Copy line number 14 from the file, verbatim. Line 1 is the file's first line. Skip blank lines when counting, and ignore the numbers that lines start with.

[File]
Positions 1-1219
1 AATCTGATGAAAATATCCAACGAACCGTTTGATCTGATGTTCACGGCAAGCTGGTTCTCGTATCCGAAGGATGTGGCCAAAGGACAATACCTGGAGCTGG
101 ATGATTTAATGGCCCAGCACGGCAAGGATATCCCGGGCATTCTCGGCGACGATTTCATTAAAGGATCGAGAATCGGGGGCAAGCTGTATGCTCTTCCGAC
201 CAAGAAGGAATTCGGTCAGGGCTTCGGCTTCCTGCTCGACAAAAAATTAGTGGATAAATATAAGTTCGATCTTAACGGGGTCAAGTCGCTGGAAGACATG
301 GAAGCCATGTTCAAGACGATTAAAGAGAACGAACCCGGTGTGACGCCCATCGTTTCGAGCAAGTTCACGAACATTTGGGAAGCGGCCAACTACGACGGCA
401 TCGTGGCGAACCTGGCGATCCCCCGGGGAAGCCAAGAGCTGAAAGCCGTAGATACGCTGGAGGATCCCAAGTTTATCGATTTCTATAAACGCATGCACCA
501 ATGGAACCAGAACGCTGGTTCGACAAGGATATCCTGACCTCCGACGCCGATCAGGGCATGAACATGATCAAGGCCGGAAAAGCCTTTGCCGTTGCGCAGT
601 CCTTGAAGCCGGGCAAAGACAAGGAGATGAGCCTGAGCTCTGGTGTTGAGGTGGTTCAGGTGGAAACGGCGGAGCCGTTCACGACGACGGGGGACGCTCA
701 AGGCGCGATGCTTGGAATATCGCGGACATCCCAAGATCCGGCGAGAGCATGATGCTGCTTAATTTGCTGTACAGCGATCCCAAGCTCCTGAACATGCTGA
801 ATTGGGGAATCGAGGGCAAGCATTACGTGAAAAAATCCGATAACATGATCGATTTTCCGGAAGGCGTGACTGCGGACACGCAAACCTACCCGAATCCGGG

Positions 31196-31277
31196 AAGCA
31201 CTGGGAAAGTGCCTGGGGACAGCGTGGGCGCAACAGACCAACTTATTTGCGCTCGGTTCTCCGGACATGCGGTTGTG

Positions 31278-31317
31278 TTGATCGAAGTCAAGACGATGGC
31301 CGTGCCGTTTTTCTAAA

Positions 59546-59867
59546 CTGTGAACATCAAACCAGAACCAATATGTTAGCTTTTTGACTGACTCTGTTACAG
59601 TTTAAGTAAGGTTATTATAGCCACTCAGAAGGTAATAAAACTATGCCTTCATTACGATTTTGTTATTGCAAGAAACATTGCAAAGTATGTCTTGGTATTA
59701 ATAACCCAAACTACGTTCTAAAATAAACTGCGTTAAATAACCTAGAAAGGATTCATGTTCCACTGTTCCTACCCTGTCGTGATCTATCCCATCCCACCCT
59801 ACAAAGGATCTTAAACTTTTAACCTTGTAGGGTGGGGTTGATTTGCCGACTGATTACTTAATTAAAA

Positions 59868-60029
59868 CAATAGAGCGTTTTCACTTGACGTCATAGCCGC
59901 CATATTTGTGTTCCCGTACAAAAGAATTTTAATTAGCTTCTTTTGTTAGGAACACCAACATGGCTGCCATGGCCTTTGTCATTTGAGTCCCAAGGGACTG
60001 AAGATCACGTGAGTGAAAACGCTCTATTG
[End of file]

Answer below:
Positions 31278-31317